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I am beginner in Robotics .I have taken admission for Electronics engineering one year back as we don't have specifically Robotics Engineering Branch in my Country.Now I am suffering from questions like what is the scope of Electronics( not Electrical) Engineering in Robotics/ Automation?I am unable to distinguish between the role of Electronics engineer and Computer Engineer in Robotics as in both cases programming is required

Also,if I don't like to do programming(coding),are there any other options to stick to Robotics / Automation field as per my branch(Electronics Engineering ) is concerned?.

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Robotics can be currently broken down in three main components: mechanics, electronics and then ... comes the fuzzy part, that is where there was used to be just computer science while in the recent past we see that many contributions are capitalized by people of diverse expertises, ranging from machine learning to even psychology (because robotics is getting a technology that can be enjoyed by a broader audience).

An electronic engineer is usually required to design the embedded boards that control the robot actuation, gather data from the sensors and exchange such information over the bus connecting the distributed system. His duty is thus mostly to deal with the hardware design of the boards so as the coding of the firmware, which is the special software (often written in C/C++) running on the boards that performs the activities outlined above on a regular basis (scheduling). This is the classical scenario.

Nonetheless, as an electronic engineer normally gets graduated with a solid background also in those disciplines that stand at higher level with respect to the world of physical boards (i.e. system identification, control theory, signal processing ...), he can apply his knowledge and develop it further (perhaps with a master and/or PhD) to problems and topics such as motor coordination, autonomous learning, grasping, vision processing, navigation, that all belong somehow to that third fuzzy area. In this zone of the "mind", being able to code software is somehow mandatory, whereas for the bodyware of the robot, you can focus just on the electronic design and neglect the firmware.

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  • $\begingroup$ Wow, and all along I thought it took software. $\endgroup$ – Spiked3 Feb 6 '15 at 22:53
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That is a broad question, more philosophical than anything useful.

It is the same as asking what does it take to make a fish dinner? A fisherman will reply bait and a pole. The chef will talk about iron skillets and seasonings. Someone eating the fish wants a knife and fork with white wine.

My goal in life at the moment is to drive hobby robotics to the point there is NO electrical engineer required, because you just buy off the shelf parts. Whether or not I achieve that remains to be seen, but I can happily say I see more and more of it every day. Will it carry through to big business? When was the last time you saw a custom computer being used? Yeah, a few still exist, but it certainly is not the norm.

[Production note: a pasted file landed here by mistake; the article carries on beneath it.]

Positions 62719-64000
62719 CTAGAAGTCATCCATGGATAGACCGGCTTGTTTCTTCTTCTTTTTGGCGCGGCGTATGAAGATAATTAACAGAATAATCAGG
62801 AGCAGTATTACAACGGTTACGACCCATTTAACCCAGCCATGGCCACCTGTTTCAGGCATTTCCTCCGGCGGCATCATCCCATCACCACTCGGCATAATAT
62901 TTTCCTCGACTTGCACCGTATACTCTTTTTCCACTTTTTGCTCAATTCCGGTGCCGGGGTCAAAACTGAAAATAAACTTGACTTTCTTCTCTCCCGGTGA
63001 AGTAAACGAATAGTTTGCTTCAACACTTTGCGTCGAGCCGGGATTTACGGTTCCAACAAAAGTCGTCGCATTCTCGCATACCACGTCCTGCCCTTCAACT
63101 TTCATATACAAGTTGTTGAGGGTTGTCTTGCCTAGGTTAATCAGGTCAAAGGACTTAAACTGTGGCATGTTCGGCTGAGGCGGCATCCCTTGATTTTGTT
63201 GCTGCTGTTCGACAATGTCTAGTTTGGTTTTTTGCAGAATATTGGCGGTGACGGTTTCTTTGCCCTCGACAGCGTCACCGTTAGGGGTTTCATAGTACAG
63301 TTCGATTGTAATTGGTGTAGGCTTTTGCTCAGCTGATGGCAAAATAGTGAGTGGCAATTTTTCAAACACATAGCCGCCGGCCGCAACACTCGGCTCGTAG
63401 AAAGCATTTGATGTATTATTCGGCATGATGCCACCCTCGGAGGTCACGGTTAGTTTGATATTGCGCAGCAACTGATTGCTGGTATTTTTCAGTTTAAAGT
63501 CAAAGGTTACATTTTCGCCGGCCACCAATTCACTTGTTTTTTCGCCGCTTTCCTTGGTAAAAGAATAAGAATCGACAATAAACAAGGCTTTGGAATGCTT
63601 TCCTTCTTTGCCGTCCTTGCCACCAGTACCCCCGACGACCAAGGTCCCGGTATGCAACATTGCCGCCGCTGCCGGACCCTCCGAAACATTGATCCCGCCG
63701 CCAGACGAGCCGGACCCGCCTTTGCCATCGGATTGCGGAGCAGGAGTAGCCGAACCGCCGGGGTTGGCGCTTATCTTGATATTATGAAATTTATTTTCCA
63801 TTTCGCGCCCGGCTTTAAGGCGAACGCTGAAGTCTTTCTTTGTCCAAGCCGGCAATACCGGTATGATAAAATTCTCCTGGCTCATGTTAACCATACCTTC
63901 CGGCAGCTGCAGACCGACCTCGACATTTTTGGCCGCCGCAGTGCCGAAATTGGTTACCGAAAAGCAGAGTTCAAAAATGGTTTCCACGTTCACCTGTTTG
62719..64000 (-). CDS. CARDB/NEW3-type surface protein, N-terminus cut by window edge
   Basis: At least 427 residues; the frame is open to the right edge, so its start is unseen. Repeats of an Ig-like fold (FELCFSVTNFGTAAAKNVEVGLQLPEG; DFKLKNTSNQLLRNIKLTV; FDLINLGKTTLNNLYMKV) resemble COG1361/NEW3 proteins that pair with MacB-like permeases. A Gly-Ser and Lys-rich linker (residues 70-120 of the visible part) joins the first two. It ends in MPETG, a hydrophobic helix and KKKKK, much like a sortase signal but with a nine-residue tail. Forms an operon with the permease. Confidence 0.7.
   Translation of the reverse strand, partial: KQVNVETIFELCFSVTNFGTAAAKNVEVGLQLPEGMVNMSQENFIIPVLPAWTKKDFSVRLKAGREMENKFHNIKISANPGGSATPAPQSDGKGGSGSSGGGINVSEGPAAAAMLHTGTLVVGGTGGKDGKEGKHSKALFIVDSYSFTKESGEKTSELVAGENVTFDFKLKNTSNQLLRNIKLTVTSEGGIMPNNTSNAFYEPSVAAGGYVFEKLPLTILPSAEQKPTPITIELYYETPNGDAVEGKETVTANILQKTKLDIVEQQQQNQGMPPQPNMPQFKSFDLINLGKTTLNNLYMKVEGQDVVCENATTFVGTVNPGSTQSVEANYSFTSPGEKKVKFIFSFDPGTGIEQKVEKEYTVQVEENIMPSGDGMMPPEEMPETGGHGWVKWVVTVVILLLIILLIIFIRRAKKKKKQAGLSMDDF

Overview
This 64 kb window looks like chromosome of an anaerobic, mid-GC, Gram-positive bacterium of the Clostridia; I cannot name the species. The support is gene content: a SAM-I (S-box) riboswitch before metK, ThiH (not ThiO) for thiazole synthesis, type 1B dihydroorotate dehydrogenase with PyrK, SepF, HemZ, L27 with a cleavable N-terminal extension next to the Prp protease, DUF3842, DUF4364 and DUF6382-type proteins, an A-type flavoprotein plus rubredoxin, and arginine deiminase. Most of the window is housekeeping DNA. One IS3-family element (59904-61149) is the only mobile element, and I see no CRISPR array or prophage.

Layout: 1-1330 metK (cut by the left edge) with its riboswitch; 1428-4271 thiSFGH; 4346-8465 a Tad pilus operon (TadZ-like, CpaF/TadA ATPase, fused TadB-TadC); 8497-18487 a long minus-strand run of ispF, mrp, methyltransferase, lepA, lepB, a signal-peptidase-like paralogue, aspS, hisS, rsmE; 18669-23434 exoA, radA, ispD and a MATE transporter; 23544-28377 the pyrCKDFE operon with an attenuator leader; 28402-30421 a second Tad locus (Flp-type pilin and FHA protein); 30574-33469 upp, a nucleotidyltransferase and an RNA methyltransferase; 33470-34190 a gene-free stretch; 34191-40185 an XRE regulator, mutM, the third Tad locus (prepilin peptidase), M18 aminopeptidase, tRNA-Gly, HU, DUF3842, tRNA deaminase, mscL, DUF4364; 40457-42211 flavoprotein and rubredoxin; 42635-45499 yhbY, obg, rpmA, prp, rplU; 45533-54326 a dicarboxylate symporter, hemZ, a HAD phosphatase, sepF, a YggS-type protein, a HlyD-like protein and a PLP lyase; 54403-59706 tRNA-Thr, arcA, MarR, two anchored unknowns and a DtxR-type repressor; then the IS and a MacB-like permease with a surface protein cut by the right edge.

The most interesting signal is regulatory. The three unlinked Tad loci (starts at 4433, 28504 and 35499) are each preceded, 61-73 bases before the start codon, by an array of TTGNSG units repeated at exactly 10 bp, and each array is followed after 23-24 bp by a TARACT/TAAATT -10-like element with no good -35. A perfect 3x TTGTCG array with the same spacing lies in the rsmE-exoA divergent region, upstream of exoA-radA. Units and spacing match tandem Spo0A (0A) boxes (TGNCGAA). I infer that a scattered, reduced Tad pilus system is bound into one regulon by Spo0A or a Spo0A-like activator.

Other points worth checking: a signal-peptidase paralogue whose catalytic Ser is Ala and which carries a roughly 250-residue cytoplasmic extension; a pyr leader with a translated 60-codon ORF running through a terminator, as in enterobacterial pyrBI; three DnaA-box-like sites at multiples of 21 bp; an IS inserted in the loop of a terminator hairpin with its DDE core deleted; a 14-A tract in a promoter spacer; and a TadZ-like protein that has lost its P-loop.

That being said, my opinion (not fact) is that robotics is more about implementing software, using readily available already designed and available components. Designing hardware for specialized applications and new products is also a part of SOME robotics.

If you desire to work with electronics, and avoid programming why would you want to limit yourself to robotics in a learning context? In any case, you can always seek a job with a robotics company, just like a machinist or even a chemist might; I have never heard a machinist say "I only want to learn robot machining." Sounds silly doesn't it?

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  • $\begingroup$ It may seem implausible, but hardware designers and software developers often "hate" each other, as it happens in a never ending flame war. Pretty much like the hatred that ignites the rivalry among mechanics and electronics, physics and math :) ... Different interests, different mindsets, maybe the same love for robotics. Then, I wouldn't call ADVANCED robotics - where you cannot content yourself with off-the-shelf parts - just SOME robotics. $\endgroup$ – Ugo Pattacini Feb 7 '15 at 0:22
  • $\begingroup$ Point taken. Now if someone would just make me a part I could buy without having to learn and do it all myself :) $\endgroup$ – Spiked3 Feb 7 '15 at 0:27
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This answer is specifically meant to help OP. Assuming you are from developing country like India, I can say that the current implementations of robotics is bleak (apart from some nice stuffs in cities like Bangalore and other metropolitan cities; like Team Indus trying to launch a rover on moon, Team Dhanvantari building IoT devices etc).

So, I would suggest something like trying to get some hands-on experience during free time. (Say, trying to control a remote robotic arm just by sitting and clicking something in your browser and developing codes from scratch and trying even better stuffs like RTOS for arm and learning the development of beautiful web interface at the same time; Personally I wish I had learnt RTOS and web development also during college days) That way, even if robotics/automation goes out of hand, still there will be some web development as a by-product 'scope'.

P.S.: I would edit this and add more info if needed.

Reference: Google and https://www.quora.com/What-is-the-future-scope-of-robotics-in-India

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